Thursday, May 27, 2004

Terrorism and the Election
Does bin Laden want Kerry to Win?

The administration has trotted out its newest sophistry. (Well, it’s been floating around for awhile, but it’s suddenly being pushed hard.) It goes like this: the al Qaeda attack on trains in Madrid affected Spanish elections, causing Spain to elect an administration that is softer on terrorism than the previous one. Therefore it is likely that al Qaeda will try to strike in the U.S. before our elections in order to influence our election, specifically by bringing it about that we elect a Democratic Kerry administration that will be softer on terrorism than a Republican Bush administration.

(I want to make it clear that what I’m saying here should be taken with a grain of salt. The relentless mendacity of the Bush administration has, I often worry, driven me over the edge. I’m so angry at the administration that I even take my own judgments about it with grains of salt. So you should do likewise. Nevertheless, I think that what follows is true. Else I wouldn’t write it.)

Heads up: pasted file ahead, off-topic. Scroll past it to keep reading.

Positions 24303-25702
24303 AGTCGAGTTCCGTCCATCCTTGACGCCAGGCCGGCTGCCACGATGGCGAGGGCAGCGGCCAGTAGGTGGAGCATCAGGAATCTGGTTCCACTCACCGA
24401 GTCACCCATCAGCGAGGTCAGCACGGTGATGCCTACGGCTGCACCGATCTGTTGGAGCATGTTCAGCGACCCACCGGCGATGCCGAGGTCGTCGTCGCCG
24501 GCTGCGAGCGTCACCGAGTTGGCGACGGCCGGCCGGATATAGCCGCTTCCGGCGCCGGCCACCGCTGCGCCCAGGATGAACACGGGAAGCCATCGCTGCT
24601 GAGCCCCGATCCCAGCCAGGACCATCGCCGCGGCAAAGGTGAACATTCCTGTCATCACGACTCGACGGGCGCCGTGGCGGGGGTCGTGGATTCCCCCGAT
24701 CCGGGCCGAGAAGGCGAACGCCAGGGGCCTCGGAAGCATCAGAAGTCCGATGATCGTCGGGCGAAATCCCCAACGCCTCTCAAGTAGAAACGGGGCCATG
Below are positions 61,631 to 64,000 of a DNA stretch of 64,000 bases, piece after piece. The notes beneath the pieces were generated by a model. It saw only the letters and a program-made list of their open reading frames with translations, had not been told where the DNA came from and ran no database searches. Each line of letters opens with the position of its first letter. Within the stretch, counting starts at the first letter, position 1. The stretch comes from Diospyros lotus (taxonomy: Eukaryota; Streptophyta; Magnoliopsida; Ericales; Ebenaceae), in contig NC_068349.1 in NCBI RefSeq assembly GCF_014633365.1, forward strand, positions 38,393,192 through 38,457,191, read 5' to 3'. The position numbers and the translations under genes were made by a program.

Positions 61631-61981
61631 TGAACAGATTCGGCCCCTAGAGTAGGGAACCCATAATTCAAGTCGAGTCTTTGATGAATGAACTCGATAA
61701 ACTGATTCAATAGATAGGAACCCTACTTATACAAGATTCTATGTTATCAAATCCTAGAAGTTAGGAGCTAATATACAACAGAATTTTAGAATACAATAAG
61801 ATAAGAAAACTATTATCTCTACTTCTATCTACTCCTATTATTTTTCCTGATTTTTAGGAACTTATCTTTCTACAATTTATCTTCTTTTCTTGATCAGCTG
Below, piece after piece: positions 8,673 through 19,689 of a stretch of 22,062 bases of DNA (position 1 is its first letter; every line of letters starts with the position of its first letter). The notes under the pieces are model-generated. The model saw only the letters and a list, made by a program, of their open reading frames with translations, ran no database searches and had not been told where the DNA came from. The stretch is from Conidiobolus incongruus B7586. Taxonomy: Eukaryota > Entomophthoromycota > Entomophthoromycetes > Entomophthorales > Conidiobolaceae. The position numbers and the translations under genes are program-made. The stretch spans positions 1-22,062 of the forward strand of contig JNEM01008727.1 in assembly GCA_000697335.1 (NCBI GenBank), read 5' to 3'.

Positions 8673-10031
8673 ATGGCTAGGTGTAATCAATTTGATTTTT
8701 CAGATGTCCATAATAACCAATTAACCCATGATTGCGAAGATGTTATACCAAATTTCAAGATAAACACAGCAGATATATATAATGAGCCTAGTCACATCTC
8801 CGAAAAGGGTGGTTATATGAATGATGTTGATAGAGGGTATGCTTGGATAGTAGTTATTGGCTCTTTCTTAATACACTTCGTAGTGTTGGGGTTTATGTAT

Many Republicans honestly believe that Bush would be more effective against terrorism than Kerry would be, and they think that al Qaeda knows this. Consequently they believe that al Qaeda has an interest in trying to help Kerry get elected. Other Republicans don’t believe this, but are saying it anyway for political purposes. And lots of Republicans actually believe it, but they believe it because they have talked themselves into doing so.